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November 22, 2005 6:52 pm

Mike Laziridis of Blackberry: Rich pickings attract rivals

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“It's not a product, it’s an experience.” In the mouths of most chief executives, such a remark would be a glib cliche.

When the man behind the BlackBerry says it, it’s an understatement.

The devotion Mike Lazaridis's “experience” inspires would make a religious cult leader jealous. For years it was the only mobile e-mail device that really worked properly, and over 3m executives have grasped it with both hands.

Nowadays, though, the competition has caught up. GoodTechnology, Microsoft, Seven and Visto all offer push-based e-mail similar to Blackberry.

Rival device makers are turning up the heat, producing e-mail-capable phones crammed with features such as WiFi and Qwerty keyboards with separate keys for the numbers, something BlackBerry users have to do without.

So where are BlackBerry’s next 3m users going to come from?

Mr Lazaridis was on his way back from Japan, which along with South Korea is one of the few industrialised countries where the BlackBerry is not sold. So could that be an area of possible expansion? He will confirm nothing.

How about music? Apple’s iPod music player is the only other device with the same cult-like following as the BlackBerry. Mr Lazaridis is an iPod fan “I don’t mind having two separate devices,” he says.

His competitors are keen to pack WiFi into their product, aiming at corporations which could cut their bills by directing mobile traffic within their office over their existing wireless networks for free. There is already a WiFi version of the BlackBerry, but it is only for niche environments like warehouses. Mr Lazaridis doesn't see much of a demand for it elsewhere.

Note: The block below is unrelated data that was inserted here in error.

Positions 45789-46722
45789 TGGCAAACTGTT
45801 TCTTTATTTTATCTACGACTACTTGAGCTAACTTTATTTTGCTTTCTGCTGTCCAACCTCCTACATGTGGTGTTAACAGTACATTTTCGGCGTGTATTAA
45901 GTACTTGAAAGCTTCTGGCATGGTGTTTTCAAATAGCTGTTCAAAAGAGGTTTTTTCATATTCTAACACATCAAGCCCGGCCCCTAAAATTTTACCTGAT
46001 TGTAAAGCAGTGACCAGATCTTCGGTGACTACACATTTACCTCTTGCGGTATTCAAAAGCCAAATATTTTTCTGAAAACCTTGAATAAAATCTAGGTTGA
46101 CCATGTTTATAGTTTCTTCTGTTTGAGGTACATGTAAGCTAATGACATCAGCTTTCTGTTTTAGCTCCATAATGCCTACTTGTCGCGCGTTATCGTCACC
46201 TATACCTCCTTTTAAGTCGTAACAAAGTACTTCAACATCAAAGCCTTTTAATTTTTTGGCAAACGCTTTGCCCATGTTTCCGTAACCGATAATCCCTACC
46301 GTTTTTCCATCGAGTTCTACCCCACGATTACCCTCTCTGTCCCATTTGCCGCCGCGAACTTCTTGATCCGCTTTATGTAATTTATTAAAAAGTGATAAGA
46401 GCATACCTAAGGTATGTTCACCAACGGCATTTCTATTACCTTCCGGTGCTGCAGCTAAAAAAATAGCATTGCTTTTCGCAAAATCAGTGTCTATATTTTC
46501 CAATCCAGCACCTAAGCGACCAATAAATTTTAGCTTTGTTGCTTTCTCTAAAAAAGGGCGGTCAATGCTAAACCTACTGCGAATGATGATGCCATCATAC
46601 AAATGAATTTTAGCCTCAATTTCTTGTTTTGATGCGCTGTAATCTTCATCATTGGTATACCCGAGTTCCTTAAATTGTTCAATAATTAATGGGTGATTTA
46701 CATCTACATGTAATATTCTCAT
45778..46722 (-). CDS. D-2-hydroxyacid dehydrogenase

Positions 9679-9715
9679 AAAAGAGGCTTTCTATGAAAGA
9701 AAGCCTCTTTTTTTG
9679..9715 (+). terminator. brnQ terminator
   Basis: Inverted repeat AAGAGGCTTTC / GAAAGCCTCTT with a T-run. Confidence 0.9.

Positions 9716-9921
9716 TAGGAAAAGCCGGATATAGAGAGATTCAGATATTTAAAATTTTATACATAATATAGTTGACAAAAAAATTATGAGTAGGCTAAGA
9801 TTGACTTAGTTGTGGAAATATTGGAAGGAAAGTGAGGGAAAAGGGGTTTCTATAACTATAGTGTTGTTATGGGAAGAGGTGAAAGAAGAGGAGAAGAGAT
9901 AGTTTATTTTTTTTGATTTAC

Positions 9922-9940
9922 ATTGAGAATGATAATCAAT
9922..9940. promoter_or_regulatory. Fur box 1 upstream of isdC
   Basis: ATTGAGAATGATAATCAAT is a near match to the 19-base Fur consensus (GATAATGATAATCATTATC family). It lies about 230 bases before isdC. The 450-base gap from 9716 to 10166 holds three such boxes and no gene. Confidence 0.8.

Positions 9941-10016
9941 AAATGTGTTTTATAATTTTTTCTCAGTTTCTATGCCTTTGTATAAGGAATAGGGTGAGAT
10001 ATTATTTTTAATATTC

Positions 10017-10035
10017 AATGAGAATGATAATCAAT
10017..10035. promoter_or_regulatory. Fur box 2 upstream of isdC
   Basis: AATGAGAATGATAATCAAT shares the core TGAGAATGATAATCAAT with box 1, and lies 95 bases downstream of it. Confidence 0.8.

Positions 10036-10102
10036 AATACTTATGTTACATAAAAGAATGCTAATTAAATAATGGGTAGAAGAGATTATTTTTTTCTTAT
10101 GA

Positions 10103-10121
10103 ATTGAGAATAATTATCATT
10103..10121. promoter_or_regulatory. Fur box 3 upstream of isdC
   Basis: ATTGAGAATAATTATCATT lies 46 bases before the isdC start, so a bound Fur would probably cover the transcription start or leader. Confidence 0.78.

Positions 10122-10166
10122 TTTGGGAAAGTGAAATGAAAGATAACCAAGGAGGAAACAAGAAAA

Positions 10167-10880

And those who prefer other devices can still be part of the ”experience” – the BlackBerry software runs on a limited range of phones from Nokia, SonyEricsson and, next year, the Palm Treo.

The range of things you can do with a BlackBerry is still increasing. It is adding fast data networks, enabling quicker web browsing. It can run an impressive range of business applications, like customer relationship management applications from or PeopleSoft. “And games! Lots of games!” says Mr Lazaridis.

However, the core of BlackBerry’s strategy to keep growing is to build on the things which already make it stand out.

“Security is the foundation of BlackBerry,” says Mr Lazaridis. “Security is quite a challenge for IT managers to deal with. It is one of the reasons they adopt BlackBerry.”

He adds: “When it comes to reliability and security you can be tempted to think it is just a veneer, and a lot of solutions are trying to implement it as if it was just a veneer,” he says.

The woodworking metaphor is apt, as Mr Lazaridis looks on his products with the same pride that a cabinetmaker would lavish on a fine mahogany dining chair.

BlackBerry’s design, support, and a good part of manufacturing happen on its campus in Waterloo, Ontario. This is rare in the electronics business, where a device might be designed in California, assembled in Taiwan and supported from Bangalore.

With the design and support people working in neighbouring offices, feedback from customers gets fed straight into new products.

This isn’t just major bugs and faults, which any company would track. It's any little quirk, anything users are phoning to ask for help with – any tiny bump on the road to perfect usability.

Mr Lazaridis pays personal attention to the fine sanding and polishing of the BlackBerry's user interface, chairing the weekly user interface meetings himself. But that kind of old-fashioned quality can be a tough sell in an industry which is more focused on low costs and disposability.

The competition will fight hard on both price and features, and give BlackBerry’s customers pause for thought.

But if the BlackBerry users of the world are as hooked as legend says they are, he shouldn’t have much to worry about.

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